Action Sports

Inside Events: Professional Bull Riders

9 Oct, 2020

By: Mary Helen Sprecher
An Interview with Andrew Giangola, Head of Communications

Sports Destination Management: PBR has been hosting live events almost since the beginning of the pandemic. What was the a-ha moment when you realized you were in a good position to move forward with this?

Andrew Giangola: In mid March, PBR was the last major professional sport to hold an event in Duluth, Georgia when the first restriction on mass gatherings was announced due to COVID-19. We had to alert fans that they unfortunately couldn’t attend the event, and we held it with a small crew for television-only. Immediately following the event, the restrictions on gatherings were increased. Frankly, at that time we didn’t know what kind of position we were in. This was all so new. But one thing we did know is PBR wasn’t going to sit around and wait for instructions for getting back to competition in unforeseen, unpredicted, unprecedented circumstances. The planning for our comeback literally began as our team drove to the Atlanta airport and boarded planes. The can-do cowboy spirt was special to watch and participate in. Over the ensuing days and weeks, it was less of being one ‘ah-ha moment,’ and more a lot of moments when you realize, ‘we can do this.’ Of course, that’s just when you’re confronted with the next new hurdle and call another Zoom to put heads together for figuring out a solution.

SDM: What precautions did you take, in creating the “new and improved” (for lack of better terminology) PBR?

Giangola:The safety of fans and competitors is always PBR’s top priority. During the onset of COVID-19, that overriding objective was the lens for addressing many unknowns and fresh challenges confronting the team on a daily, sometimes hourly basis.

PBR’s senior team planning the sport’s comeback started with the goal of asking, ‘How can we compete in an arena without bringing Coronavirus into a market or contributing to the spread of the virus?’ All planning fell under that umbrella.

PBR then created a comprehensive plan of new protocols to help ensure the safety of everyone present at the event as well as the surrounding community. The protocols include medical testing for any participant in the event (bull riders, stock contractors and crew) before they travel to an event market, strict adherence to mask usage and social distancing, and rigorous sanitization of equipment and touch-points.

An event during a pandemic is like flying an airplane – every protocol and safety element is crucial. One link in the chain breaks, and you can crash. Perhaps the most critical element for PBR’s return has been requiring COVID testing for anyone to come to an event market. This helps ensure the sport is not bringing the virus into the event or spreading it unknowingly into the community.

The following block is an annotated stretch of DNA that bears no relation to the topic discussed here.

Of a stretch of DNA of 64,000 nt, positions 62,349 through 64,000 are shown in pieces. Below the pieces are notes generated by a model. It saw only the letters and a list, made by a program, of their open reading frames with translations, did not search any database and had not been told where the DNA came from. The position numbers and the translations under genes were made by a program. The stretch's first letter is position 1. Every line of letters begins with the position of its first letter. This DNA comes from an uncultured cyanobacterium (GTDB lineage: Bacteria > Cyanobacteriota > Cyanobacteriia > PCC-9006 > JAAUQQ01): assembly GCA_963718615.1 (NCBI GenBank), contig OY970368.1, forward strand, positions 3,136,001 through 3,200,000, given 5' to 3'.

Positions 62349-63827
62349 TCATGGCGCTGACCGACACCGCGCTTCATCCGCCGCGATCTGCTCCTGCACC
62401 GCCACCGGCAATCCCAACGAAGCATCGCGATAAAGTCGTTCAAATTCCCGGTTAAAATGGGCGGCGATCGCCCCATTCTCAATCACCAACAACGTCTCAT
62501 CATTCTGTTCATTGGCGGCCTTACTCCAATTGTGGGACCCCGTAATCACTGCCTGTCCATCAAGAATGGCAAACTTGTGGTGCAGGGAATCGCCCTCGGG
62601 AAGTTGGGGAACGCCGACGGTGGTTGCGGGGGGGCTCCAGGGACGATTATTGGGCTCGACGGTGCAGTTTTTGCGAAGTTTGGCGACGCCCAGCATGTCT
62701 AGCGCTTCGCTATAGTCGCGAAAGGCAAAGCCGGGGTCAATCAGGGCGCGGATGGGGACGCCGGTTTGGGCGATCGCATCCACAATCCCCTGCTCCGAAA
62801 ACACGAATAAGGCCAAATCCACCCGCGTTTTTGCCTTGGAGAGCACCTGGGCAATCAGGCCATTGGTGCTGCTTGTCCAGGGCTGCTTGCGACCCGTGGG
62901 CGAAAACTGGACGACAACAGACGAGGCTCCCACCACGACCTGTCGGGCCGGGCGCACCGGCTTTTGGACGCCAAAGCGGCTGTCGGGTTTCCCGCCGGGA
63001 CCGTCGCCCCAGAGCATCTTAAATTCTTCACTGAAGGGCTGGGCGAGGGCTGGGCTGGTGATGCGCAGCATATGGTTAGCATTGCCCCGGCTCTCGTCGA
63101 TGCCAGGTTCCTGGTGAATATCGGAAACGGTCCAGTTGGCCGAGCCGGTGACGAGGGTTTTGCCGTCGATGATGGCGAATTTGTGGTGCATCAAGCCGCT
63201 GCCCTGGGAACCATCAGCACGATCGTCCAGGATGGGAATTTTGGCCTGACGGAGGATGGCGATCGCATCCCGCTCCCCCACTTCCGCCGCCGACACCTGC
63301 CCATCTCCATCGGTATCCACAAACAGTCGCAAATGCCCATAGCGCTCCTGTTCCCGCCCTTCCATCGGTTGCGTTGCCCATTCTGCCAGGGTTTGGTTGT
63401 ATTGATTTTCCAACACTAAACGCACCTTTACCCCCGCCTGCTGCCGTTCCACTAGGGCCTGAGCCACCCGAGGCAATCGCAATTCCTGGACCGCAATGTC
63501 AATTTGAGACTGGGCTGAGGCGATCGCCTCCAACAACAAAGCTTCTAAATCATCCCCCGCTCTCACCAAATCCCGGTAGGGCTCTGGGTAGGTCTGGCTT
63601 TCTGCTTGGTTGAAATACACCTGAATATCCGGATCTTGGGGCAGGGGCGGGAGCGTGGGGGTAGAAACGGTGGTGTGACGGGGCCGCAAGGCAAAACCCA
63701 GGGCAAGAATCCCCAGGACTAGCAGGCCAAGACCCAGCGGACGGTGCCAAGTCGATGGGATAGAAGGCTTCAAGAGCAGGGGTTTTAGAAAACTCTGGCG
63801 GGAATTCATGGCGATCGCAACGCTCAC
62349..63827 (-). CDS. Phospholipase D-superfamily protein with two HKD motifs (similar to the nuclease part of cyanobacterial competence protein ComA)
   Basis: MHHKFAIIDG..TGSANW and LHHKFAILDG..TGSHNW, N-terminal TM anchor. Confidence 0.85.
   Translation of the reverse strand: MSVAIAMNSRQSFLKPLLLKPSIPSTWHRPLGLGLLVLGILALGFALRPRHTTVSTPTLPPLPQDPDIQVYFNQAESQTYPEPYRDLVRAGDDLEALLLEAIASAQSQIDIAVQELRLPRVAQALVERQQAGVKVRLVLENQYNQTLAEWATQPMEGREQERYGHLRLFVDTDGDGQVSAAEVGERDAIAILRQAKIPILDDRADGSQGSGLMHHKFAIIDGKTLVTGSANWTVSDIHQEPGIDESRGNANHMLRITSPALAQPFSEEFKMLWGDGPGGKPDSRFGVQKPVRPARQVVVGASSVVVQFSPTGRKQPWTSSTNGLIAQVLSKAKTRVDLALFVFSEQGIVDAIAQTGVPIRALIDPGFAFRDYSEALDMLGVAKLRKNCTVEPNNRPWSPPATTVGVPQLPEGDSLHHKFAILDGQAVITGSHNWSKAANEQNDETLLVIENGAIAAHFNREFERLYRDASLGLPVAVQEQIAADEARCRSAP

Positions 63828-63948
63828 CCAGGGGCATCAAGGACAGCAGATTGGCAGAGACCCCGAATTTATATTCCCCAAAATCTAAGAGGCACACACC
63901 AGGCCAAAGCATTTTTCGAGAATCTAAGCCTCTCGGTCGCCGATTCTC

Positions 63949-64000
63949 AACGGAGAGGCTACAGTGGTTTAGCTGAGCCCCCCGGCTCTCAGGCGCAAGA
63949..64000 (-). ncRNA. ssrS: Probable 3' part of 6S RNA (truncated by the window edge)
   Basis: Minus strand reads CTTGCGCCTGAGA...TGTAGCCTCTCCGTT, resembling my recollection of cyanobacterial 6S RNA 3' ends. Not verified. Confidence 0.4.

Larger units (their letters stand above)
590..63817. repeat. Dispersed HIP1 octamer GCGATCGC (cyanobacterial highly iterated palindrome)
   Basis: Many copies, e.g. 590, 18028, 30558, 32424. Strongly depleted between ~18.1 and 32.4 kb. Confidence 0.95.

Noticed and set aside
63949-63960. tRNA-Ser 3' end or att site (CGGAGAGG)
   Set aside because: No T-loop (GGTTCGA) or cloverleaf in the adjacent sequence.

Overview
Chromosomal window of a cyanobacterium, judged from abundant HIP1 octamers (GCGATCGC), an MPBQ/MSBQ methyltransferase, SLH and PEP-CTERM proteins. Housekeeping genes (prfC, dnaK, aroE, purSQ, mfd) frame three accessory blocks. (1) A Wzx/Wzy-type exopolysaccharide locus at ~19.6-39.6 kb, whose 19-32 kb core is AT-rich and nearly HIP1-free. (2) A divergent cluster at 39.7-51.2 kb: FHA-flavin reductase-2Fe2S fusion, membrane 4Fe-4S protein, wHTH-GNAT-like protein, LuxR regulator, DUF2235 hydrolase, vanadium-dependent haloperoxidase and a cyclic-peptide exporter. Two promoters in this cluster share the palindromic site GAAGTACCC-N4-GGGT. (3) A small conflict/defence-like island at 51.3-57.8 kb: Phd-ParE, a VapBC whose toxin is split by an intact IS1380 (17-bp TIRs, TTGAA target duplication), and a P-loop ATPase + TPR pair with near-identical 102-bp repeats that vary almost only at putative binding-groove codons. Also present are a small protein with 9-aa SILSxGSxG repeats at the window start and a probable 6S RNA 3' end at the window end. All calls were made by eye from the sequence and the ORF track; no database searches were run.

Once PBR began welcoming fans into the arena in July, another part of the plan worth highlighting is to separate people as much as possible, including the introduction of Pod Seating for all fans to distance them in the stands. We have been selling only up to 50% of the arena capacity to distance fans who are enjoying the bull riding action.

PBR also emphasizes cashless transactions and mobile ticketing for fewer interactions at the box office window. We have eliminated some sponsor activations and other activities on the concourse to create more space among fans. Merchandise sales at the arena are now limited to the top-selling items to make for faster decisions and fewer lines. While each market may be a bit different, we are strongly recommending measures like these to our arena partners who share our goal of having a safe event.

And in all markets, we are following and will continue to follow government guidance in working with arena partners to hold safe and responsible events.

By adhering to our protocols PBR has been able to return safely to competition, starting in Oklahoma in late April with a closed televised events. In mid-July, PBR added fan guidelines to the plan and in Sioux Falls, South Dakota, became the first pro sport to welcome fans back into the arena, albeit only selling a maximum of half the available seats.

SDM: What was the reception like from the venues?

Giangola: Venues are obviously very dependent on live ticketed events. They want to get back to business. They’ve been extremely receptive of our protocols and eager to collaborate on events. We have always enjoyed strong venue partnerships, and during COVID-19, our relationships have gotten stronger. Times of crisis are difficult. But they can also bring resilient people together.

SDM: Have the fans been happy with the events produced?

Giangola: PBR may not have the biggest fan base in sports, but it’s hard to imagine a more loyal fan base. (A recent study shows PBR has the most fan engagement on social media among major sports.)  Fans are thrilled to be able to attend events again. They also take a lot of pride that their favorite sport was the first to return to competition.

I interviewed a few fans after the Sioux Falls event. Evelyn Robinson and her sister Cynthia Johnson (shown on right) from San Jose are avid PBR fans who travel to a half dozen events each season. The sisters decided when fans were allowed back in the arena, they’d definitely be there cheering on their favorite cowboys and bulls.

“We were not at all nervous,” Evelyn told me after the Sioux Falls event. “I felt really confident with PBR’s safety measures. There was constant spraying and wiping, and people were wearing masks. We felt completely safe and comfortable and decided to go to the next two PBR events in Bismarck and Billings.”

SDM: What has the TV viewership been like?

Giangola:Very strong. In fact, on Sunday Sept 13, a very busy day in sports, PBR was the No. 2-rated sport on TV, trailing only the NFL.  More fans watched PBR than the NBA and NHL playoffs, PGA Golf, Major League Baseball, and all other sports in action. It’s a great testament to just how exciting this sport is, and the loyalty of our fans.